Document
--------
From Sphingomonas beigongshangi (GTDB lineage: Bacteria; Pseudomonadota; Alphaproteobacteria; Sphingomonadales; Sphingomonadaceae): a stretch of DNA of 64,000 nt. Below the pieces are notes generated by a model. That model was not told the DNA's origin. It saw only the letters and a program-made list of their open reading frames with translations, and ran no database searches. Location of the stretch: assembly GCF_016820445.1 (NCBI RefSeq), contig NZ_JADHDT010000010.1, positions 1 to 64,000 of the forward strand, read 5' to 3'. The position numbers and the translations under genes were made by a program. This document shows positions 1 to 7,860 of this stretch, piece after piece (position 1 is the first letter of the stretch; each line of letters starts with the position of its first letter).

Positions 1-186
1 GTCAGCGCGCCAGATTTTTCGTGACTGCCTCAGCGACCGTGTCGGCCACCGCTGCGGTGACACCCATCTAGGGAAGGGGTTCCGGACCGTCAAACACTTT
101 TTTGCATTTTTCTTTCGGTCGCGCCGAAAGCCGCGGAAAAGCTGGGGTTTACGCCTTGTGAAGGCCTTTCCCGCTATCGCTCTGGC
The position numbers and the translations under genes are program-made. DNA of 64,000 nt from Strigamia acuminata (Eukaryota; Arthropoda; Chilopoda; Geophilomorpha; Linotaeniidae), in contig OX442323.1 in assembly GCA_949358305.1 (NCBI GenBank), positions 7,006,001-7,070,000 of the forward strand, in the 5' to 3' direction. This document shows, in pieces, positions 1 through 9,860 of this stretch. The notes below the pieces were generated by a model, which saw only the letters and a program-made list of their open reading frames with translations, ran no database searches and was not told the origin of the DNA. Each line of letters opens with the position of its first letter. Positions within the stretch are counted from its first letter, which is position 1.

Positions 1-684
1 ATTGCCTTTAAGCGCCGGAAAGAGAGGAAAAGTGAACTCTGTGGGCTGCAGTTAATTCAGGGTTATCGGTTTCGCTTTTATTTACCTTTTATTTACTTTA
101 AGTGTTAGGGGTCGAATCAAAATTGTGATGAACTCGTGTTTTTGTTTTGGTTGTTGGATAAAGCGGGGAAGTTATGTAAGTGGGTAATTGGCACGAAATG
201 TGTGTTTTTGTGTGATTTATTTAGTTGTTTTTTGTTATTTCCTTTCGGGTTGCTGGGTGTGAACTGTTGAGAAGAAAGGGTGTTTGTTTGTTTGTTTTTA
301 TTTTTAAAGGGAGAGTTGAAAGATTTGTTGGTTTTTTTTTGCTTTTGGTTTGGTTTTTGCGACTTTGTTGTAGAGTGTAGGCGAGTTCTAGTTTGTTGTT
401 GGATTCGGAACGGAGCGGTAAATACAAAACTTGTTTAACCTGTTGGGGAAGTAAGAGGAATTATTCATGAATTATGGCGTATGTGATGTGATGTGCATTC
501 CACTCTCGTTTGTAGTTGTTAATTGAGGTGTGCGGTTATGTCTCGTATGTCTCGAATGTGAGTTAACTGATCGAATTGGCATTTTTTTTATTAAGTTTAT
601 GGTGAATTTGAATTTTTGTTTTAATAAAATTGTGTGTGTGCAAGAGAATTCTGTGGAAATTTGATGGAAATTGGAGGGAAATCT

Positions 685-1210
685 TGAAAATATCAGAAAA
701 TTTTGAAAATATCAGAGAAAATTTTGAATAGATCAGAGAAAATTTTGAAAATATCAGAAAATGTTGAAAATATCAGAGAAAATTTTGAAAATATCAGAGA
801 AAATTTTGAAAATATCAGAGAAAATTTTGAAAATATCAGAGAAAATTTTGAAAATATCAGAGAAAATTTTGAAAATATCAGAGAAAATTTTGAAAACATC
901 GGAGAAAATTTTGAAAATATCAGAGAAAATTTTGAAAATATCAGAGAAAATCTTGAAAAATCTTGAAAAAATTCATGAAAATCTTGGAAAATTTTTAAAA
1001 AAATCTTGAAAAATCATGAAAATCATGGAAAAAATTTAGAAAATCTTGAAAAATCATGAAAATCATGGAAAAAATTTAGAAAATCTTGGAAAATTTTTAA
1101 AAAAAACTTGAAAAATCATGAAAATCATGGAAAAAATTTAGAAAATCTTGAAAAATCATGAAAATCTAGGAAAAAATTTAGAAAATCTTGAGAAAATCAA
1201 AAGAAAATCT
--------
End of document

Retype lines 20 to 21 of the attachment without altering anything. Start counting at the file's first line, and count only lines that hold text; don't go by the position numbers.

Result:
1101 AAAAAACTTGAAAAATCATGAAAATCATGGAAAAAATTTAGAAAATCTTGAAAAATCATGAAAATCTAGGAAAAAATTTAGAAAATCTTGAGAAAATCAA
1201 AAGAAAATCT